Monday, August 31, 2009
It's official: As first reported here last week, the Post-Gazette is launching a new members-only online site at midnight tonight. Here's an excerpt from the press release, which I just received. A thought or two of mine below:
The Pittsburgh Post-Gazette tomorrow will launch PG+, a rich, dynamic members-only Web site that will offer an insider's guide to the current buzz in Pittsburgh.
The highly interactive site will be hosted by a team of bloggers and feature some of the Post-Gazette's best-known personalities, including Ed Bouchette, Doug Oster, Mackenzie Carpenter and Mike White. PG+ will provide an exciting new experience for members, mixing social networking, live chats, videos, blogs and a behind-the-scenes look at the news of the day. Members also will gain exclusive access to special Post-Gazette events and will receive outstanding deals across a wide range of sports, retail and entertainment venues.
The annual membership fee for PG+ is $36. Individuals who prefer to pay monthly will be charged $3.99 per month. For a limited time, members who sign up for an annual membership will receive a free copy of Super Six, a book by the Post-Gazette chronicling the Steelers’ most recent Super Bowl victory, a $14.95 value.
My initial thoughts:First, no mention of PittGirl? Is the paper just being coy, or did the negotiations not pan out?
Chris Chamberlain, the paper's president, ain't talking. "I can't really comment on that, or on the hiring of the freelancers the news room is making. We're lining up a stable of people to contribute, and we're definitely reaching out to the local blogging community. But on [individual names], I can't comment." Chamberlain did note that the site will be "evolving" over time, so if you log on tomorrow and don't see anything by PittGirl, you shouldn't start panicking.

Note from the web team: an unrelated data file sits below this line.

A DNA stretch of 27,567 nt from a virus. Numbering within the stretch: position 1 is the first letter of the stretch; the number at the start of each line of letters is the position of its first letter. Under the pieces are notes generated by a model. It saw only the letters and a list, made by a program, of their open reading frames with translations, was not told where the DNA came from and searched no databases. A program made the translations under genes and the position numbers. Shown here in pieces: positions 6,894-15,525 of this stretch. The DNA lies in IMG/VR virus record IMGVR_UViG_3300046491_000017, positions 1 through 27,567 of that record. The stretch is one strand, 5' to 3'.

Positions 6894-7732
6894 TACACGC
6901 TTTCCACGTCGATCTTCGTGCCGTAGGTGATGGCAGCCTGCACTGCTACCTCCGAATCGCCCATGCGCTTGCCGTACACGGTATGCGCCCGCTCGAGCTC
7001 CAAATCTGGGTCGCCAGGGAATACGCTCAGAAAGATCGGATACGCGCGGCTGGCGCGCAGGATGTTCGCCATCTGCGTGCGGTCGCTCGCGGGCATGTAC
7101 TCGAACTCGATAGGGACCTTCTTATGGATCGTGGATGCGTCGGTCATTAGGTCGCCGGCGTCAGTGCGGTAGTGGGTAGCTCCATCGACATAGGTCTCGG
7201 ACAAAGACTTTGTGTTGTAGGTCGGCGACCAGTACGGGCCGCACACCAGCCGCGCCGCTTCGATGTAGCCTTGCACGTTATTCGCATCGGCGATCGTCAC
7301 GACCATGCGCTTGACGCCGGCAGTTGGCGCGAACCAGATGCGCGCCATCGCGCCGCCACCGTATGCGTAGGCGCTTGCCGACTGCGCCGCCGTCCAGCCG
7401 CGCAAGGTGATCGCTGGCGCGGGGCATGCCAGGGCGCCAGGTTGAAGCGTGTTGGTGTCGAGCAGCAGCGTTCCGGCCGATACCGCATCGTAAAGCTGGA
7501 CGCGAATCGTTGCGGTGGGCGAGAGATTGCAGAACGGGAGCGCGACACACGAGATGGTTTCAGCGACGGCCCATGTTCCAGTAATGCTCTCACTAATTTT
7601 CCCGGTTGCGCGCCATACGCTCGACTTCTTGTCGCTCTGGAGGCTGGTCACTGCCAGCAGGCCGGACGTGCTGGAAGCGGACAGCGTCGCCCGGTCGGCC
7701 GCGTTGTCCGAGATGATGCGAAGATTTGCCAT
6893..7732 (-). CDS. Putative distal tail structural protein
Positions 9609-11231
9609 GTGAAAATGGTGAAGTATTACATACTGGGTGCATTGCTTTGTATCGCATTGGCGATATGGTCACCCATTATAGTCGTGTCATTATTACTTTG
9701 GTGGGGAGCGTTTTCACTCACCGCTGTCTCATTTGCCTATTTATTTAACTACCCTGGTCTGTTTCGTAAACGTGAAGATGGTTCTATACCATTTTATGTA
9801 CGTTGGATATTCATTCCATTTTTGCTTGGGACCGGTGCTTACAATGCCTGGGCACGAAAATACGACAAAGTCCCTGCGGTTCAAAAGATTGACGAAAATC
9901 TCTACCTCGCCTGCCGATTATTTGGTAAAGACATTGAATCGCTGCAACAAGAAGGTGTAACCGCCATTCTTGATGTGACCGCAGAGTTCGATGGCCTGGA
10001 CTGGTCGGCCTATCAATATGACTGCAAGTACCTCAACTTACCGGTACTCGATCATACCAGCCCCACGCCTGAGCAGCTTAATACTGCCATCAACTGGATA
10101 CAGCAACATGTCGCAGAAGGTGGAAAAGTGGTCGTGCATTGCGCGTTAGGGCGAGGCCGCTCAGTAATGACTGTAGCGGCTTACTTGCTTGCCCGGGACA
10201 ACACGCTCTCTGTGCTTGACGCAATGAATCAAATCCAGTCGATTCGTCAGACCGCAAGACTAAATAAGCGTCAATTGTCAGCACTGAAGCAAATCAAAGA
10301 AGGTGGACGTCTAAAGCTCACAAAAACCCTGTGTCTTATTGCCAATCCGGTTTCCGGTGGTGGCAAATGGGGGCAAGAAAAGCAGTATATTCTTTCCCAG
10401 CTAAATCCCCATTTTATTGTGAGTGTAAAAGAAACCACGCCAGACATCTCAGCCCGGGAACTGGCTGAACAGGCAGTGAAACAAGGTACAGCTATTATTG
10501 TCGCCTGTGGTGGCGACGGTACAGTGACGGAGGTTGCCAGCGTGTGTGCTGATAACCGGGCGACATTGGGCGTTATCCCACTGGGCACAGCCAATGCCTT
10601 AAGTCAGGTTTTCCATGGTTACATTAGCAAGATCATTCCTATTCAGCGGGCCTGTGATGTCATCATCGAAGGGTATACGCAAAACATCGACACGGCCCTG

Chamberlain was a bit more forthcoming about some other features the site will offer. These will include stuff like special events and discounts offered to members, more interactive features, live streaming video, etc. One feature, he says, will involve P-G columnists kicking around ideas and hashing out disagreements. Readers will be able to put in their own two cents as well.
Second, how will this affect the existing print edition and Web site? Chamberlain maintains that "One guiding principle of P-G Plus is we didn't want to take things away" from the existing print and online product. So if you like Chad Hermann's blog, say, or the paper's sports blogs ... those will still be on the near side of the paywall. And Chamberlain says that just because writers like Bouchette (the Steelers beat guy) are participating in PG Plus, you'll still be seeing their byline in the regular edition.
As a guy who has edited his own audio and video, I'll believe that when I see it. Online stuff can be a real time-suck. But Chamberlain says the P-G has "made an investment in people" to make sure it's sustainable. Existing newsroom staff will be contributing to the new site, but in ways Chamberlain believes can be balanced with their existing obligations.
Third, this online membership fee is being applied to everyone -- including those who already pay for the print edition. So I'm afraid the P-G just lost a print subscriber: me.
I've been paying for the print edition all these years out of solidarity -- even though I could have been reading it online for free, just like those freeloading bloggers. I like Mac Carpenter as much as anyone, but I'm not going to pay twice to read her. After all, she doesn't have to pay even once to read me -- and that sort of inequality is no basis for a relationship.
I'm not sure losing print-edition readers is the kind of revenue enhancement the P-G has in mind. But I doubt there's a lot of overlap between print and online readership anyway. So this could be smart business even if it ticks me off.
Chamberlain told me that while "we highly value our paid subscribers," the online membership rate is "a very low monthly fee, and it's complementary to what you get in print."Chris Chamberlain seems like a nice guy. But he's not the only person around here with a head for business. See ya, print edition.
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